Jesus was confident, bold and strong. It didn’t bother Him to lower Himself. In fact, He said in Luke 14:11, “For all who exalt themselves will be humbled, and those who humble themselves will be exalted.” I also think some people read this passage about Jesus washing feet and combined with images of Him carrying a lamb and playing with little kids get an idea that He was timid and weak. That is so far from the Truth. If a mob of angry people carrying rocks was about to kill an adulteress would you risk your life by intervening and defend her? (John 7:53-8:11). If you knew that the government was about to beat you with a broken bone and glass laced whip 39 times pulling the skin off your body, drive 12” spikes in your feet and hands and stab you in the side would a sword, would you surrender to it willingly knowing that you are innocent? But Jesus knew why He was here and who He was.
We as Believers should know who we are and to Whom we belong and this knowledge should give us power, confidence, boldness and let’s not forget humility.
In John 3:21-30, Jesus tells the disciples that one of them will betray him. John asked Jesus which one and Jesus responds, “It is he to whom I will give this morsel of bread when I have dipped it.” Then He gives the bread to Judas and once Judas takes it “Satan entered into him.” (v.27). It’s interesting to note that Satan had to wait on Jesus’ permission just as he had to do before trying to ruin Job’s life. As a Christ follower, Satan has to obey us also. James 4:7, “Submit yourselves therefore to God. Resist the devil, and he will flee from you.” Acts 16:18, “‘In the name of Jesus Christ I command you to come out of her!’ At that moment the spirit left her.”
The next time you are discouraged, feeling worthless and replaying your failures or inadequacies, tell the devil to get lost in Jesus’ name and he has to go!
Finally in vs. 34-35, Jesus tells us three times to love another. I guess if it was important it was worth threepeating. This is a great place for us to start learning what God has said.
Saturday, November 26, 2011
Jesus confesses that His soul is troubled. God in flesh, holy, perfect, powerful and mighty was troubled. That should be encouragement to all of us who struggle at times. We shouldn’t feel guilty about these struggles or be surprised. Jumping ahead, Jesus said in John 16:33 that we would have troubles, but to take heart because He has overcome the world. In fact, He overcame the world through the very thing that troubled Him in John 12, the Cross. And just like Jesus who said in John 12:27-28, “But for this purpose I have come…Father, glorify your name,” we have to submit our lives, our struggles and troubles to God so that His name came be manifested and glorified through us.
V.40 from the prophet, Isaiah, is a strong warning to those who stubbornly and consistently continue to forsake God and not believe in him. Matthew Henry said, “God sometimes in righteous judgment gives men up to blindness of mind because they will not receive the truth in the love of it.”
V.43 is a truth that smacks many of us, even the most ardent Christ followers. “…for they loved the glory that comes from man more than the glory that comes from God.” We often get addicted to the praise that comes from people. That’s fine when it’s flowing, but when it stops, we start tweaking. Then when the criticism comes, we crumble. We should be people who get our encouragement from God and are oblivious to the praise and criticism from others. Not oblivious in the sense that we don’t appreciate and thank them for kind words or accept the wisdom and correction that could come from their criticism. Emotionally unaffected might be the best way to say it. God created us, knows every hair on our head, every fiber in our being and He’s the only one qualified to shift us one degree emotionally. His encouragement and correction are pure, unbiased, honest, and without any impure motives.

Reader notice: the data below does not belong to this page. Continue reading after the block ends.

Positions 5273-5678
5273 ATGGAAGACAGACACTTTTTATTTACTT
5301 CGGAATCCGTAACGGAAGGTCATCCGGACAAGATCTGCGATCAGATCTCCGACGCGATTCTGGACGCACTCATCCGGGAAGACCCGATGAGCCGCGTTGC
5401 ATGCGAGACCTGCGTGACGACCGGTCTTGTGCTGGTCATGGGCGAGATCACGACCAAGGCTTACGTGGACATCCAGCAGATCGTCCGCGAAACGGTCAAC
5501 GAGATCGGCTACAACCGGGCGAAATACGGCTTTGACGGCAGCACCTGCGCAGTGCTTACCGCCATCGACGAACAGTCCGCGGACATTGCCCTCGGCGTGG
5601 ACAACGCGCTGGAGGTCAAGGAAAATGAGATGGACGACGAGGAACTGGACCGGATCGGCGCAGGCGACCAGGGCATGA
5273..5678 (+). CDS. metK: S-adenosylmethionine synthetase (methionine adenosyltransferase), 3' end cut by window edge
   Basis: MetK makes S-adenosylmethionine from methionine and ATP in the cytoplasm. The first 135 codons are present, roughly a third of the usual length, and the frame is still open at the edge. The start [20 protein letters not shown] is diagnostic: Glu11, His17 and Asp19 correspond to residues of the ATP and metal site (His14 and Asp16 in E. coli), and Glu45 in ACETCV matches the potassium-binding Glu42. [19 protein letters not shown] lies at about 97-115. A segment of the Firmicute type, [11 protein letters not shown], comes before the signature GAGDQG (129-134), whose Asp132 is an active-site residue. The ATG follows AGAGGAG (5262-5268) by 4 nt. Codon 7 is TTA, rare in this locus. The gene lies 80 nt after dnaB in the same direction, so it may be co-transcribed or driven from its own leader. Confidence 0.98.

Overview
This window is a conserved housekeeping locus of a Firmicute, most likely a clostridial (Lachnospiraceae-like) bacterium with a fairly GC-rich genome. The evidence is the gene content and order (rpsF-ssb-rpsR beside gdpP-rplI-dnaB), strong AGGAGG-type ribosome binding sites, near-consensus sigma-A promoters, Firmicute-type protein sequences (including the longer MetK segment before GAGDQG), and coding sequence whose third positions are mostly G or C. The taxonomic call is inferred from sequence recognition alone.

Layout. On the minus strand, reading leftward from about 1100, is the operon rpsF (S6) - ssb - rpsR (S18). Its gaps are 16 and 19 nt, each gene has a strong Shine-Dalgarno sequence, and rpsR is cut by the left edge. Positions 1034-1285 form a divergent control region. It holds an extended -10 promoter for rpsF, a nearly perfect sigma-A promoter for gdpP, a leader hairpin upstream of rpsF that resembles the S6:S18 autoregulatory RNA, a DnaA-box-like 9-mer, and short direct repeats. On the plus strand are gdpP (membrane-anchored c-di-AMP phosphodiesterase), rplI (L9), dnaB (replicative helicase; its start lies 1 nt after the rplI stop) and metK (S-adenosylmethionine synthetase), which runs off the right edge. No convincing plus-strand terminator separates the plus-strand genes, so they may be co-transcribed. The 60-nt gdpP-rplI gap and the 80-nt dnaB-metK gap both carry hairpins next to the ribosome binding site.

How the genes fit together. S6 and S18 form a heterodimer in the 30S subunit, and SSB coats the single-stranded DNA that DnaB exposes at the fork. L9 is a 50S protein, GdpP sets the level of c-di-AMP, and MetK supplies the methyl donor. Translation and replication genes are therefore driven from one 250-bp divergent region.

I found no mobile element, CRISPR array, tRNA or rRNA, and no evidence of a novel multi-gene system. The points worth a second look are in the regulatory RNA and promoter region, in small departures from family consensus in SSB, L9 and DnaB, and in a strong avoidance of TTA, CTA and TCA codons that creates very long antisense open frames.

Here are some bonus Scriptures to encourage you. Yes, they all include the word hope. It made it easier for me and ultimately that’s what I’m talking about anyway.
Psalm 71:5, “For you have been my hope, Sovereign LORD, my confidence since my youth.”
Psalm 119:114, “You are my refuge and my shield; I have put my hope in your word.”
Psalm 42:11, “Why, my soul, are you downcast? Why so disturbed within me? Put your hope in God, for I will yet praise him, my Savior and my God.”
Psalm 39:7, “But now, Lord, what do I look for? My hope is in you.”
Psalm 37:9, “For those who are evil will be destroyed, but those who hope in the LORD will inherit the land.”
Psalm 33:20, “We wait in hope for the LORD; he is our help and our shield.”
Psalm 31:24, “Be strong and take heart, all you who hope in the LORD.”
And yes, they are all Psalms. Who better to learn from than a murderer and adulterer? Yet God said that David was a man after His own heart (1 Samuel 13:14). If David could still turn to God for encouragement and hope, we certainly can.
Friday, November 25, 2011
An Abundant Life Comes By Being Abandoned to Jesus
Vs. 1-8, Jesus gets invited to the house of Mary, Martha and Lazarus for dinner. A dinner party is a nice way for Mary and Martha to say thanks for bringing back their brother from the dead. But Mary overflowed with gratitude as she opened a jar of expensive perform, worth about a year’s wages and poured it on Jesus’ feet. Then she wiped His feet with her hair. Could there have been a more humbling, heartfelt way to thank and praise Jesus for what He did? She didn’t care about the expense and obviously didn’t care about what other’s thought as she performed this service in front of them. Our own outward expression of gratitude to Jesus shouldn’t be limited by what others may think of us.
They can’t save us, they can’t heal us, they can’t resurrect us. But Jesus can.
But you will have your critics. Mary did. The traitor, Judas, questioned her service. But as you will discover, his motives were not pure. As long as you are sure that yours are, don’t worry about others.